If you think culture is important in determining the success of an organization, you’re in good company. In fact, 92% of Fortune 1000 C-suite executives believe that improving their organization’s culture would increase the value of their company. This is a sensible perspective considering that researchers have identified links between organizational culture and important metrics like company profits, employee retention, and productivity.
Of course, it’s important to understand what constitutes a great organizational culture before we go any further in trying to create one. At NLI, we define organizational culture as a collection of “shared everyday habits.” These habits are formed based on the priorities and goals of an organization, which stem from what an organization believes to be the most important ideals and behaviors to instill in their workforce.
Research has shown that organizations that inspire the cultural norms of collaboration, innovation, and integrity are the ones that are the most successful. Not only do these cultural norms predict success; employees like them too. In fact, these norms have been shown to result in greater trust in and commitment to the organization.
So how, exactly, can senior leaders help these values come to life in their organizations? There are a number of approaches to try, but fortunately, recently published research makes it clear what type of culture does exactly that: a growth mindset culture.
3 studies on growth mindset culture
A growth mindset culture is one that encourages the belief that ability and talent can be developed through effort, informed strategies and high quality mentoring. This is contrasted with a fixed mindset culture, a culture that is focused on how talented people are today, instead of encouraging the development of their abilities.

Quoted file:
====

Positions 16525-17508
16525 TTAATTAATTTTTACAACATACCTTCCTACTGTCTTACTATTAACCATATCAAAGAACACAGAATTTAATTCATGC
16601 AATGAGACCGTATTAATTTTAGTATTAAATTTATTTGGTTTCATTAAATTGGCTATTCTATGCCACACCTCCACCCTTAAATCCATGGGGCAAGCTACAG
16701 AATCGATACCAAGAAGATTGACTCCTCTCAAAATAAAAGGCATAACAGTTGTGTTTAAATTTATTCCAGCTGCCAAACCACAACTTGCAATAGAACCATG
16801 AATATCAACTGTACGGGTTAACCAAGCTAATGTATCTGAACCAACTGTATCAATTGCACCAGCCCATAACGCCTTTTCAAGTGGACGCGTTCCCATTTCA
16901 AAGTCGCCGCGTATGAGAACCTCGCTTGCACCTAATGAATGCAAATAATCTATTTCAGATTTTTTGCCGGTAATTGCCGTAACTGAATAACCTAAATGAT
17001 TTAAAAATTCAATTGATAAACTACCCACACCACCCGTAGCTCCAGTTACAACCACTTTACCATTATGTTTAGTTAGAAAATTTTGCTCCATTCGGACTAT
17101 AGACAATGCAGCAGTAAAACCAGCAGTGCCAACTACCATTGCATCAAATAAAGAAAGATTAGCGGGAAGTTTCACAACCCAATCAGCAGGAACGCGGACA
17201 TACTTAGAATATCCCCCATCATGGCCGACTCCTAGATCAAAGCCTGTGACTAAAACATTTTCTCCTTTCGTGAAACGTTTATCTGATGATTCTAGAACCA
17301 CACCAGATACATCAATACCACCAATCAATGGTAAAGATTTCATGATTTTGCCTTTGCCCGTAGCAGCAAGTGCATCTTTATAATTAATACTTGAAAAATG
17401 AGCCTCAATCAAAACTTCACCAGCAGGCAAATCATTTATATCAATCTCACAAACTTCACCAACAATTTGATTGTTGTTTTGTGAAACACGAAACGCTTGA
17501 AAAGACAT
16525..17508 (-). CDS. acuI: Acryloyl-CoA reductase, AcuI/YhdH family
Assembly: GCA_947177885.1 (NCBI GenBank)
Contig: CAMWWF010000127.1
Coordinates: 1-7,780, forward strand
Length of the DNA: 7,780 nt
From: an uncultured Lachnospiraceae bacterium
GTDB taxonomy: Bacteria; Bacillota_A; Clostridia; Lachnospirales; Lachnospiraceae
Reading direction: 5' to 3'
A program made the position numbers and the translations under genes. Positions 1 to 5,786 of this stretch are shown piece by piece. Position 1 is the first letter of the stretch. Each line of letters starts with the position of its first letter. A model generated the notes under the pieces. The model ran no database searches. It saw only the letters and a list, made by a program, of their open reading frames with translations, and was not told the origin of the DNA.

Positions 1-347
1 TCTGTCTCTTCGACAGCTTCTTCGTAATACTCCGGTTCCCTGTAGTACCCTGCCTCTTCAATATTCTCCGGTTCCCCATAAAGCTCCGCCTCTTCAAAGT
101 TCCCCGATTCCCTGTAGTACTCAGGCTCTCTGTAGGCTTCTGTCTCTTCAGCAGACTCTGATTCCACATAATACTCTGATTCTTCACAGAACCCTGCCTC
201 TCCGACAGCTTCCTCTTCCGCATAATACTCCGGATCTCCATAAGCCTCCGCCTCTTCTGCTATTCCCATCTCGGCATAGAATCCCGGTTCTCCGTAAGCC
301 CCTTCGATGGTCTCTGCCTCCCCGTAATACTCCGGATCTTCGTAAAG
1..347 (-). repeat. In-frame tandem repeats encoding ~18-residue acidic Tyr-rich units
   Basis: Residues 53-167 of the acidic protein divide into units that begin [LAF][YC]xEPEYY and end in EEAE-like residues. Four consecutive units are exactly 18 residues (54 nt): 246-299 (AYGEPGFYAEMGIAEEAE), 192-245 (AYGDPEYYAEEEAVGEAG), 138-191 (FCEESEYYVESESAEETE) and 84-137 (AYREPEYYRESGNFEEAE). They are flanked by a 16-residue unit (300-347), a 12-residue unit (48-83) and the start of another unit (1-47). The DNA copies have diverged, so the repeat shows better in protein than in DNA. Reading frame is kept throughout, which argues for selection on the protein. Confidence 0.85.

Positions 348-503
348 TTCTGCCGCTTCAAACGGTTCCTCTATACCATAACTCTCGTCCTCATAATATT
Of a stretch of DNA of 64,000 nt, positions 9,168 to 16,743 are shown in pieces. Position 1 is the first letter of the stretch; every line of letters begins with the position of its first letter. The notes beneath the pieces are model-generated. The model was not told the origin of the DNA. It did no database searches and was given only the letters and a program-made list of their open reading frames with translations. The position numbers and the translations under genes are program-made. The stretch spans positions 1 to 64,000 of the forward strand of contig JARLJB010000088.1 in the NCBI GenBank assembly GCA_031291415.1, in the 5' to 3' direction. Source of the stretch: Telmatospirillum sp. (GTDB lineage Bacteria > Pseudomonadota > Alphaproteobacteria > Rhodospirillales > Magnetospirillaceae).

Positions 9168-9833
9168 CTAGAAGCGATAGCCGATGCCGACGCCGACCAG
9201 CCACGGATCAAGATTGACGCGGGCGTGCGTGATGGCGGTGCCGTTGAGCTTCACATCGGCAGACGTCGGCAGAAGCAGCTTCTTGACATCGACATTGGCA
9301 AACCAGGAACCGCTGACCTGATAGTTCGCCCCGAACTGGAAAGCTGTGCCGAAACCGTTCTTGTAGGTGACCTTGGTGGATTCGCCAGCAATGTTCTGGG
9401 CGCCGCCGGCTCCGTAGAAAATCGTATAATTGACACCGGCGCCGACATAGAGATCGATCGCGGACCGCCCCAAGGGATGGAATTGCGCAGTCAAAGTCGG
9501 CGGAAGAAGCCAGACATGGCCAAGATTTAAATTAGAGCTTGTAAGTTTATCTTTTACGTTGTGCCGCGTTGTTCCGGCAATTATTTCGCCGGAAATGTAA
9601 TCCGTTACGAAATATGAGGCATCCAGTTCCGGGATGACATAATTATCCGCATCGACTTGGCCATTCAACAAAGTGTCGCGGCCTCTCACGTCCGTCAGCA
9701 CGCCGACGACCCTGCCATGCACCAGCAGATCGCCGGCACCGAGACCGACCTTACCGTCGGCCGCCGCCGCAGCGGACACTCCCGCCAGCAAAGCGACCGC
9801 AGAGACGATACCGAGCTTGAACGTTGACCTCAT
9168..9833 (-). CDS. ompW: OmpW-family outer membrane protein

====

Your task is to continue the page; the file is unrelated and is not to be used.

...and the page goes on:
Recently, researchers conducted three experiments in order to test the relationship between a growth mindset culture, an organization’s cultural norms, and employee trust and commitment to their organization.
First, they accessed the mission statements of Fortune 500 companies and graded them based on their fixed vs. growth mindset language (e.g., Growth Mindset language: “we offer opportunities for personal growth and professional development.”; fixed mindset language: “our success has resulted directly from the talent of our people”). They showed that the companies that had more fixed mindset language in their mission statements were also rated more negatively by their employees.
Second, the researchers created mission statements that espoused either a fixed or a growth mindset and had participants read one of the mission statements and predict how trusting and committed the employees at these hypothetical organizations would be. Unsurprisingly, participants that read the fixed mindset mission statements predict less trust and commitment from the employees of these organizations.
Finally, the researchers asked employees from seven Fortune 1000 companies a set of questions meant to assess their perception of the growth vs. fixed mindset culture at their company, and then to gauge their company’s norms regarding collaboration, innovation, integrity and their trust and commitment to the organization. They found that the more an employee perceived their organization to have a growth mindset culture, the more they felt the organization encouraged collaboration, innovation, integrity, and the more they trusted and felt committed to the organization.
Start building your own growth mindset culture
To summarize these three studies; an organizational growth mindset culture results in the cultural norms of highly successful organizations and inspires trust and commitment in their workforce. The take home message is clear; a growth mindset culture will inspire success in your organization, and it’s the culture of organizations that employees not only want to work for, but the ones they will truly commit to as well.
With this information, it’s easy to see just how important and beneficial a growth mindset culture is to an organization. But this realization is just the first step; the next is to make it happen. Here at NLI, we know exactly how to put your organization on the path to a growth mindset culture.
Author: Ryan Curl, Ph.D.